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Martha Burk takes a swing.

This year's Masters tournament has come and gone, but Martha Burk and her cause have not vanished. "Today, we are protesting with placards," she said, as the tournament got under way. "Tomorrow, women will be protesting with their pocketbooks."

Burk has been leading the fight to end the men-only membership rule at Augusta National Golf Club. For years, I'd seen William "Hootie" Johnson preside over the Masters, acting every bit the Southern gentleman. But last July, Burk cracked Hootie's folksy facade.

"We have been contacted by Martha Burk, Chair of the National Council of Women's Organizations (NCWO), and strongly urged to radically change our membership," Johnson announced. "She suggested that NCWO's leadership 'discuss this matter' with us. We want the American public to be aware of this action right from the beginning. We have advised Dr. Burk that we do not intend to participate in such backroom discussions."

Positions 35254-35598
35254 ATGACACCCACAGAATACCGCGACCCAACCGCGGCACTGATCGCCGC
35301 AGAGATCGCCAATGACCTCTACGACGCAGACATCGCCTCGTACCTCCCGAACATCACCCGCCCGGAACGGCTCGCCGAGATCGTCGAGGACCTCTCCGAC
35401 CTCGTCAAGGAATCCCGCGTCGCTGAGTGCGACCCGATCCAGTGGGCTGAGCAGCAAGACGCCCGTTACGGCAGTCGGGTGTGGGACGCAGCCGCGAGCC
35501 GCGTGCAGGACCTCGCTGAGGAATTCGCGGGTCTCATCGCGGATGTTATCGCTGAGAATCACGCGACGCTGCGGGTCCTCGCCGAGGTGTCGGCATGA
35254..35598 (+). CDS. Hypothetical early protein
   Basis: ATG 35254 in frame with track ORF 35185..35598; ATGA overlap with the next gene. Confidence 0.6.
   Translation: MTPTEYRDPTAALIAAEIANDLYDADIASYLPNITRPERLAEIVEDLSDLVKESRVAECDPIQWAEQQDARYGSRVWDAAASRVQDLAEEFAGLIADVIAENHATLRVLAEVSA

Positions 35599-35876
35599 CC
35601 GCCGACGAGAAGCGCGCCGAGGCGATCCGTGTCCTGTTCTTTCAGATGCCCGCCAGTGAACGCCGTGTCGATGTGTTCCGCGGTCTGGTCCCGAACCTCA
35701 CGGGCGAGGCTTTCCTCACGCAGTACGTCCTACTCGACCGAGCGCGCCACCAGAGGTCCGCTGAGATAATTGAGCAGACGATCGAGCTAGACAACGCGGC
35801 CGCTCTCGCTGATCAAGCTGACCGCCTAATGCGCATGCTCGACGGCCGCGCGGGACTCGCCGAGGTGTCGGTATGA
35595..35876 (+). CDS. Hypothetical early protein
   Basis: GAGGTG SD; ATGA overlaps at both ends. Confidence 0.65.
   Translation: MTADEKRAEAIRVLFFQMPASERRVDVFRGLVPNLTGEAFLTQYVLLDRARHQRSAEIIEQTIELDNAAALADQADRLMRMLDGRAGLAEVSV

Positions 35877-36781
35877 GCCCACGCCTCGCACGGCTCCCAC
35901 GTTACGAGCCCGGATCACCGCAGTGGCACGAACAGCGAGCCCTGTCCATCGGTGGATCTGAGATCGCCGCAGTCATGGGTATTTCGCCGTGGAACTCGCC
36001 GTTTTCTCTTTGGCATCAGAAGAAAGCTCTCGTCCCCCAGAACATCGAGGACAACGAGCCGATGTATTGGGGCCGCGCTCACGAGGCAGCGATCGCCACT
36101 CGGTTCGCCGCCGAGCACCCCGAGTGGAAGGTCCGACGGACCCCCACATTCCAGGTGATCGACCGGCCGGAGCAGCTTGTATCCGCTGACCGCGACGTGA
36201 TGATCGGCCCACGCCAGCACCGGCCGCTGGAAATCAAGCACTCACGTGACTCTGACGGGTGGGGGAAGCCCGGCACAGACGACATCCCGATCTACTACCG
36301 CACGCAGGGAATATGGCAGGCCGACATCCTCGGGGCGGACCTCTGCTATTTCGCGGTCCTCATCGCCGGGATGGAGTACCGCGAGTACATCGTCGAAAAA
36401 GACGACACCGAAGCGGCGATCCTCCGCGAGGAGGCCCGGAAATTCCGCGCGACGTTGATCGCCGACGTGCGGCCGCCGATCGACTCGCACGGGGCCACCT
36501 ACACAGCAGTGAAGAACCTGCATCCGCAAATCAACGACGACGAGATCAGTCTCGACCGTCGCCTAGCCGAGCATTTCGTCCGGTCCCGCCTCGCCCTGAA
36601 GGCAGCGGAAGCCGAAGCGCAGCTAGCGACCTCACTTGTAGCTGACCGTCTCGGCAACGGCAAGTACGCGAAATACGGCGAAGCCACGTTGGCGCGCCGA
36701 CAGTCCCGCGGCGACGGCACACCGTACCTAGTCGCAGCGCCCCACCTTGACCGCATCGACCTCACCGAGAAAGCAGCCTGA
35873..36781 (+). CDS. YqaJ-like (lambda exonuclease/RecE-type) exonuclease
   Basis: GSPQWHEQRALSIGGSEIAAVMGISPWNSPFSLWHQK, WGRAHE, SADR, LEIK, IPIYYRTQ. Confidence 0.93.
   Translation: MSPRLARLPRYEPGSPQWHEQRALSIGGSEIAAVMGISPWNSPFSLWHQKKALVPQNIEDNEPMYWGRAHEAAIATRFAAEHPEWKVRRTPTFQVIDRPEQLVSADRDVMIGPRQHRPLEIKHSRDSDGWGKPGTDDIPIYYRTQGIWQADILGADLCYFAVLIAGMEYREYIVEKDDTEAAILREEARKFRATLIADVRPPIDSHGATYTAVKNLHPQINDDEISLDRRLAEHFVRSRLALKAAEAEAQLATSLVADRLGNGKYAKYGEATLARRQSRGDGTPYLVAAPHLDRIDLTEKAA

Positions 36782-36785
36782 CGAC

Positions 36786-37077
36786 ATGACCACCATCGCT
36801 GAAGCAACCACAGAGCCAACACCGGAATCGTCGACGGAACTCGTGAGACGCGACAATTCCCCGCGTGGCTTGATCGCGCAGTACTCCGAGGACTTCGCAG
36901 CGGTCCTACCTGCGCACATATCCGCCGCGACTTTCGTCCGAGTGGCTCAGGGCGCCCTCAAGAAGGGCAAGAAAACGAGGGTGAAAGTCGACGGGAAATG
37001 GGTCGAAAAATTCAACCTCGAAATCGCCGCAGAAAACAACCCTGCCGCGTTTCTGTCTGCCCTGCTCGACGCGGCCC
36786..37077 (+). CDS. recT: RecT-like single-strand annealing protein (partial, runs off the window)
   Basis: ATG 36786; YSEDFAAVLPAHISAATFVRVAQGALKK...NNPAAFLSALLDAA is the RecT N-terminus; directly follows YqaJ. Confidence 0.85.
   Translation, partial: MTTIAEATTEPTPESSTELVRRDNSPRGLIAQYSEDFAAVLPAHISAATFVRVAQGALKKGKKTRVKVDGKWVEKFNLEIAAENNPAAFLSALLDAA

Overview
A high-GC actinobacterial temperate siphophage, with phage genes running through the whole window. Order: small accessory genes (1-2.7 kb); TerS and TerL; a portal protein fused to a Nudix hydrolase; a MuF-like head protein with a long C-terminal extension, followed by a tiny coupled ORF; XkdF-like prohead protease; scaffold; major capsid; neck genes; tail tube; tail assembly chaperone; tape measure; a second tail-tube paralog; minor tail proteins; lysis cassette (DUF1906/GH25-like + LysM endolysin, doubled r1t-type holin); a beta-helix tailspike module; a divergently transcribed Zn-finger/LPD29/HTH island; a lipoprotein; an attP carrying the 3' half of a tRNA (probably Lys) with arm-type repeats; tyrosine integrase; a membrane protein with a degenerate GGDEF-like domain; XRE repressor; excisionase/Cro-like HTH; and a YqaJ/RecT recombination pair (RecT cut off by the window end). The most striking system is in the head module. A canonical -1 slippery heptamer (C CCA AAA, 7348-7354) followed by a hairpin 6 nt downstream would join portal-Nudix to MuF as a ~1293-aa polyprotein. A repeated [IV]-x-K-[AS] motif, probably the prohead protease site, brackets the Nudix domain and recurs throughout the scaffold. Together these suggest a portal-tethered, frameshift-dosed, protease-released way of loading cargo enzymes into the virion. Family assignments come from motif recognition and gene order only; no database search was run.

Most of NCWO's short letter, written by Burk, seemed tame in comparison. "Our member groups are very concerned that the nation's premiere golf event, the Masters, is hosted by a club that discriminates against women by barring them from membership," the letter stated.

From that time on, for the weeks and months leading up to this year's Masters tournament, the most recognizable face on the feminist frontline wasn't Gloria Steinem or Naomi Wolf or Alice Walker. It was Martha Burk. As Associated Press sports writer Paul Newberry wrote, "[Burk] might be the most symbolic female in the American sports world since tennis player Billie Jean King in 1973. That's when, in the so-called Battle of the Sexes, King defeated Bobby Riggs in an exhibition match at the dawning of the women's movement."

Much like the watershed "Battle of the Sexes," the campaign to address sexism at Augusta National began rather innocently.